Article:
, NAIROBI, Kenya, Aug 4 – Kenya’s economy showed signs of acceleration in the first quarter of 2018, growing by 5.7 per cent compared to 4.9 per cent same period in 2017.
According to a visiting delegation from the International Monetary Fund (IMF), the conclusion of the prolonged election period, favourable weather conditions and a continued recovery in tourism have given the economy impetus in the first quarter.
The review by IMF comes days after Central Bank of Kenya projected the economy will grow by 6.2 percent in 2018 citing similar underlying factors.
“Inflation has remained within the authorities’ target range (5+/-2.5 percent) since July 2017 as better weather conditions have brought down food inflation. Headline CPI growth was 4.3 percent year on year as of June 2018, while core inflation remained low at 3.6 percent y/y,” said IMF Head of Delegation to Kenya, Benedict Clements.
The delegation, which met with National Treasury and Planning Cabinet Secretary Henry Rotich, CBK Governor Dr. Patrick Njoroge, Principal Secretary for the National Treasury, Dr. Kamau Thugge among other officials, was in the country to hold discussions on the second review under a precautionary Stand-By Arrangement (SBA).
On March 14, 2016, the Executive Board of the International Monetary Fund (IMF) approved a SDR 709.259 million (about US$989.8 million, or 131 percent of Kenya’s quota) 24-month Stand-By Arrangement (SBA).
The first review of the SBA was completed on January 25, 2017. On March 12, 2018, the Executive Board of the International Monetary Fund approved the Kenyan authorities’ request for a 6-month extension of the SBA to September 14, 2018 to allow additional time to complete the outstanding reviews.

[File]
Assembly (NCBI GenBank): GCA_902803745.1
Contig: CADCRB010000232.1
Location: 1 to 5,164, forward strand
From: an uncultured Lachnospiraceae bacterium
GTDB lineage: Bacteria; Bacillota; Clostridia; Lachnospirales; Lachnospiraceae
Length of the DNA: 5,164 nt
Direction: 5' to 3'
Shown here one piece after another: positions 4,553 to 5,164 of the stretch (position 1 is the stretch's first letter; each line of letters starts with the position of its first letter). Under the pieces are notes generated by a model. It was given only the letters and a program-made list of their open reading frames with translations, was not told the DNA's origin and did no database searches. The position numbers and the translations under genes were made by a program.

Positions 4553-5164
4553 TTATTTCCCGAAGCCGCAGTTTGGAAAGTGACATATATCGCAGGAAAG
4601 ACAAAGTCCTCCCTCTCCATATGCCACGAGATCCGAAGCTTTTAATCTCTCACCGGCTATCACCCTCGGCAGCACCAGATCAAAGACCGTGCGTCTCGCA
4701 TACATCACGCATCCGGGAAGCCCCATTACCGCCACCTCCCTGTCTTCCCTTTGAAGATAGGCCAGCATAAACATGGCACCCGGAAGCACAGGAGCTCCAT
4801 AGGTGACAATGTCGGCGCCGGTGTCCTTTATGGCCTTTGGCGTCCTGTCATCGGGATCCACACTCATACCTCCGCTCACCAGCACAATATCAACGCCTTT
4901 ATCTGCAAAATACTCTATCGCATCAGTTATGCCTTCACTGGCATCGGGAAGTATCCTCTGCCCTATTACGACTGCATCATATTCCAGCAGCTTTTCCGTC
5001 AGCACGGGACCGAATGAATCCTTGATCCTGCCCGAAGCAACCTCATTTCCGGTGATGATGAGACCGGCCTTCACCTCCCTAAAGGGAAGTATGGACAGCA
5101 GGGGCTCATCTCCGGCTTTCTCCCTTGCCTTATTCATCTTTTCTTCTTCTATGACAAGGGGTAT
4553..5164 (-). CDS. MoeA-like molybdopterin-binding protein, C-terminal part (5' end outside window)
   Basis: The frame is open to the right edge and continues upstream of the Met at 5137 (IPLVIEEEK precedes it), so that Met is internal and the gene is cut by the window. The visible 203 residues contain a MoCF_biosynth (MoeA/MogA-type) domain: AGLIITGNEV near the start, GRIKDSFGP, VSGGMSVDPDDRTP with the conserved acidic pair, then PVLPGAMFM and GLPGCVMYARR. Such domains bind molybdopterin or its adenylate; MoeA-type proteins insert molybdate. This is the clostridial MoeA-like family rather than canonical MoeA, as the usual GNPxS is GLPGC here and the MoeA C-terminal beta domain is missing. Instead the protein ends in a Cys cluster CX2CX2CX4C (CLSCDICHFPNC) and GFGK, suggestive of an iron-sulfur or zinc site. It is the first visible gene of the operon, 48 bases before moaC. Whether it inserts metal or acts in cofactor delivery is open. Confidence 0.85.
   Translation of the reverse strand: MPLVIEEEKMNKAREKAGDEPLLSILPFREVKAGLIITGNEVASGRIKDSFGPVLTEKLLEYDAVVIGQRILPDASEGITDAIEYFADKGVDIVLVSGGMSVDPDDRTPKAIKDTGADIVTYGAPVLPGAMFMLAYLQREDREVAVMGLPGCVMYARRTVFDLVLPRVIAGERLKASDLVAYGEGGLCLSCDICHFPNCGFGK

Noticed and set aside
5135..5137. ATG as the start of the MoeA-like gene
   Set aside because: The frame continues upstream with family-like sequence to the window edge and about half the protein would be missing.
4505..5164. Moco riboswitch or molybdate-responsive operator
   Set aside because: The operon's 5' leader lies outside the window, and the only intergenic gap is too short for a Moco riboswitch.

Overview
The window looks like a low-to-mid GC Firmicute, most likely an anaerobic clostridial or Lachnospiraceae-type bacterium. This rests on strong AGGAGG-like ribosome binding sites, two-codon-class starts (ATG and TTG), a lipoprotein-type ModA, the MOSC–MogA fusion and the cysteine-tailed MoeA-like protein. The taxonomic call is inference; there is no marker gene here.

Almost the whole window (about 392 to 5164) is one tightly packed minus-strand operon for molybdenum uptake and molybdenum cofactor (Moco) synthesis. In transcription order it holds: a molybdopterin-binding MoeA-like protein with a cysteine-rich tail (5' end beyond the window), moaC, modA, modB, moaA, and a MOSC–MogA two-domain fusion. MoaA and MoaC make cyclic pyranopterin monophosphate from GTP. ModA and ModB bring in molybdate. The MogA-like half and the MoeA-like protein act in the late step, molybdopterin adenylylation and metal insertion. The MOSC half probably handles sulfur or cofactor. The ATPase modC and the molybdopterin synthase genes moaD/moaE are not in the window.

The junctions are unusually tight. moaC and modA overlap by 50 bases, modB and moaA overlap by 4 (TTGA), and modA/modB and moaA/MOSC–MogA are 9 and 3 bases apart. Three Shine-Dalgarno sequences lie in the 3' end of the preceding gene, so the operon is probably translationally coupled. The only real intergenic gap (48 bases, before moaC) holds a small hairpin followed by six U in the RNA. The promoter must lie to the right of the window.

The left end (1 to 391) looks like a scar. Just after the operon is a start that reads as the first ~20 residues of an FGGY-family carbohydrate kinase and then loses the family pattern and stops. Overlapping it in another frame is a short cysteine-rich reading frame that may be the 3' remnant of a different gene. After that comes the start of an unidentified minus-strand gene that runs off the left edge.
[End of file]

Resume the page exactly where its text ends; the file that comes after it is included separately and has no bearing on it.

“Fiscal targets for FY2017/18 under the program were met,” noted Clements. “The budget deficit for the fiscal year ending in June 2018 was Sh614.6 billion (equivalent to 7.0 percent of GDP), within the target under the program. This represents a significant tightening from the previous year’s deficit of 9.0 percent of GDP.”
The team, however, said revenues significantly underperformed, coming in 2.2 percent of GDP lower than program targets.
Government officials explained that the current account deficit will narrow as good weather improves food supply, reducing food imports and boosting agricultural exports.
The completion of the Mombasa-Nairobi SGR has also contributed to a lower current account deficit, the authorities noted.
In the banking sector, IMF says non-performing loans remains high at 12 percent in June 2018, though declining in recent months.
“Higher non-performing loans have been driven by weaker economic activity in 2017, and delayed payments from the government and private sector.”